Not only is this a fun way to spend your time, but it can also be useful in your future career. For example, if you want to work in the fashion industry, taking courses in design and history will give you a leg up on the competition.
You can also use your electives to explore different careers. If you’re undecided about what you want to do after graduation, taking a few classes in different fields can help you figure out what you’re interested in.
For example, if you’re interested in law, you could take a course in criminal justice. Or if you’re interested in medicine, you could take a course in human anatomy.
This is a great way to get exposure to different careers and see what you like (and don’t like) before you have to make a decision.
Finally, consider your interests outside of academics. If you’re a musician, you could take a music appreciation class or join the college choir. Or if you’re an athlete, you could join the college intramural sports league.
There are endless possibilities when it comes to electives, so don’t be afraid to try something new!
Weigh Your Options
Once you know what you want to get out of your classes, it’s time to start weighing your options.
Consider the workload of each class, the professor’s teaching style, and whether the subject matter interests you.
You should also think about how the class will fit into your schedule. If you’re a morning person, you might want to avoid classes that are scheduled for early in the day.
And if you have a job or other commitments, you’ll need to make sure that you can fit the class into your schedule.
Once you’ve considered all of these factors, you should have a good idea of which classes you want to take.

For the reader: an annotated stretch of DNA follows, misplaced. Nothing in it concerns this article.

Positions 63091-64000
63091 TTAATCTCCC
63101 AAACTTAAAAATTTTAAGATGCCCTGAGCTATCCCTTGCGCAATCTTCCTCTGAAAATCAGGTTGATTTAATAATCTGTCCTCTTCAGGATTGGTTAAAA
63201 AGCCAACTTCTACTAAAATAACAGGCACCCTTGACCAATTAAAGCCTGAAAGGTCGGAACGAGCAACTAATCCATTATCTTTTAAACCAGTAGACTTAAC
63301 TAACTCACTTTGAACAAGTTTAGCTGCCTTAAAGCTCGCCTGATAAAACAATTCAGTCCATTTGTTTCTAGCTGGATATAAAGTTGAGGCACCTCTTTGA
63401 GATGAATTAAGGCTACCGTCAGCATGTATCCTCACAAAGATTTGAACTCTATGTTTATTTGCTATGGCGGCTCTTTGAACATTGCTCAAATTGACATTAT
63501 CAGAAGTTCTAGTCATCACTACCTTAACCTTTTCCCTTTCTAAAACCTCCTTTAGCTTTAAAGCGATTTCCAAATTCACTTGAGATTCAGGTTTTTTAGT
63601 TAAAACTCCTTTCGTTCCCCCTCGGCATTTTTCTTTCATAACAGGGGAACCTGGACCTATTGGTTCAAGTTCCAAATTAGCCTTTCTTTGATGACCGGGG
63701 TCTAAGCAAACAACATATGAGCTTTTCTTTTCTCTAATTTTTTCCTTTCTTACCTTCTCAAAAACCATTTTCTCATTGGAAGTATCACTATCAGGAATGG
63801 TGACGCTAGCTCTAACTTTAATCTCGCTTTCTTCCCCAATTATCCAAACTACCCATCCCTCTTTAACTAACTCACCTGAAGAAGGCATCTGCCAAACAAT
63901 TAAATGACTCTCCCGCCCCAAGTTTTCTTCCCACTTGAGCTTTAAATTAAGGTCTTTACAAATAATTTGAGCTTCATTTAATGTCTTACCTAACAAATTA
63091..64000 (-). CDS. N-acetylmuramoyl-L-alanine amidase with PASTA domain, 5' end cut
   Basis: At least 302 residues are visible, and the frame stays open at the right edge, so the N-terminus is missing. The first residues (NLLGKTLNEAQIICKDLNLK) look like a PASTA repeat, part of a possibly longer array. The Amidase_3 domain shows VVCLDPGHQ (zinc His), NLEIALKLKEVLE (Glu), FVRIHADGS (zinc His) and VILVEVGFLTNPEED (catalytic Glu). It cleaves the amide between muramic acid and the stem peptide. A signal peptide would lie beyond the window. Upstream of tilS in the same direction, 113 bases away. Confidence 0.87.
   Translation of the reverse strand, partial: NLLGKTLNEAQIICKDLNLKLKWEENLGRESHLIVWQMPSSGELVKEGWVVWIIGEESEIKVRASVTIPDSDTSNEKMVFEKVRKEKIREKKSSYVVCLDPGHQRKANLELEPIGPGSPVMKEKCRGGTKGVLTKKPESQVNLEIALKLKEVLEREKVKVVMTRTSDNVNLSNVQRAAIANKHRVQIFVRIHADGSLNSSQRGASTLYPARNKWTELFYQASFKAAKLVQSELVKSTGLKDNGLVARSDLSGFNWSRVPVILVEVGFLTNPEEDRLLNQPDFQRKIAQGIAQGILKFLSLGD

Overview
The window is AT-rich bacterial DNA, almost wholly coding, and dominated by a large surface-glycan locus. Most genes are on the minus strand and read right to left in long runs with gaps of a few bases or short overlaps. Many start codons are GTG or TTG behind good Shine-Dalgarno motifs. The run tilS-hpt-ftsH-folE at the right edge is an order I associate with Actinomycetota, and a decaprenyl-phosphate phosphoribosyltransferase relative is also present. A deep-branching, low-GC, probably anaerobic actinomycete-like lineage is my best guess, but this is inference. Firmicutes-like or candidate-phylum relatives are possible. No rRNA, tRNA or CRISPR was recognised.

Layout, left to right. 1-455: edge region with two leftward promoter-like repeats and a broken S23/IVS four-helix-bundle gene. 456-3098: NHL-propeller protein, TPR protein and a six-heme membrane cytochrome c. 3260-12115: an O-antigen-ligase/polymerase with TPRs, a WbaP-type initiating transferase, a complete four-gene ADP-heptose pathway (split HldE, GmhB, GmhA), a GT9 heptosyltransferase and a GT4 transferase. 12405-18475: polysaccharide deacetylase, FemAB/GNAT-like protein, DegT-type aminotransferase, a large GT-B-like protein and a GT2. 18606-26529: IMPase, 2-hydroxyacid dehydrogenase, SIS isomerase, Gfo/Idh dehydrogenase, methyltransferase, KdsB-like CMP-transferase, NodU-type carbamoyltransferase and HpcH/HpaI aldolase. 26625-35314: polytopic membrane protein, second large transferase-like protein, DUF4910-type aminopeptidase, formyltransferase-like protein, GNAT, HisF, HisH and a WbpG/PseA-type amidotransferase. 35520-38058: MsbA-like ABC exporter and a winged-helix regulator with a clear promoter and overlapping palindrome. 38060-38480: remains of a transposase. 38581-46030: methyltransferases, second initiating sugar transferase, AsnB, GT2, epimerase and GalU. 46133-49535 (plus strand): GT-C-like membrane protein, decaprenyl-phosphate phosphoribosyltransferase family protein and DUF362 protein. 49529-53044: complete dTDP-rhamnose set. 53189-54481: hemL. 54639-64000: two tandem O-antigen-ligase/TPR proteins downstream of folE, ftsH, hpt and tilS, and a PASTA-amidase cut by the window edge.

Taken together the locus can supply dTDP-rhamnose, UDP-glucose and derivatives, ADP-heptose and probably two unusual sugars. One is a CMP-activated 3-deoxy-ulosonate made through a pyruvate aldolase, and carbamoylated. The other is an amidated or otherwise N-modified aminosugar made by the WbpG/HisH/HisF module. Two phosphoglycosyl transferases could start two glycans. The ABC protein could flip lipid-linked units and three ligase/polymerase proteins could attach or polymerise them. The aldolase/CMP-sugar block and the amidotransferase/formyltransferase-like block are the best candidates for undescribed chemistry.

So go out and explore the world of electives! With so many options available, you’re sure to find something that interests you.
The 10 Best Electives to Take in College
To make this list, we considered a mix of enjoyability and usefulness. We asked ourselves: “what classes will be the most fun and also give you skills that you can use in the real world?”
The reason for this criterion is that everyone knows what electives are useful for their future career. And everyone knows what electives are utterly useless but fun to take.
What not many people know is the electives that offer a solid mix of both. These are often electives that give you general skills that advance your worldview. You’ll finish these electives and not only have a great time, but feel like you’ve also accomplished something.
Here are the best electives to take in college:
1. Critical Thinking & Problem Solving
Classes that teach you how to think critically and solve problems: These classes will help you develop two very important skills that employers are looking for. And if you’re undecided about your future career, these skills will help you no matter what field you end up going into.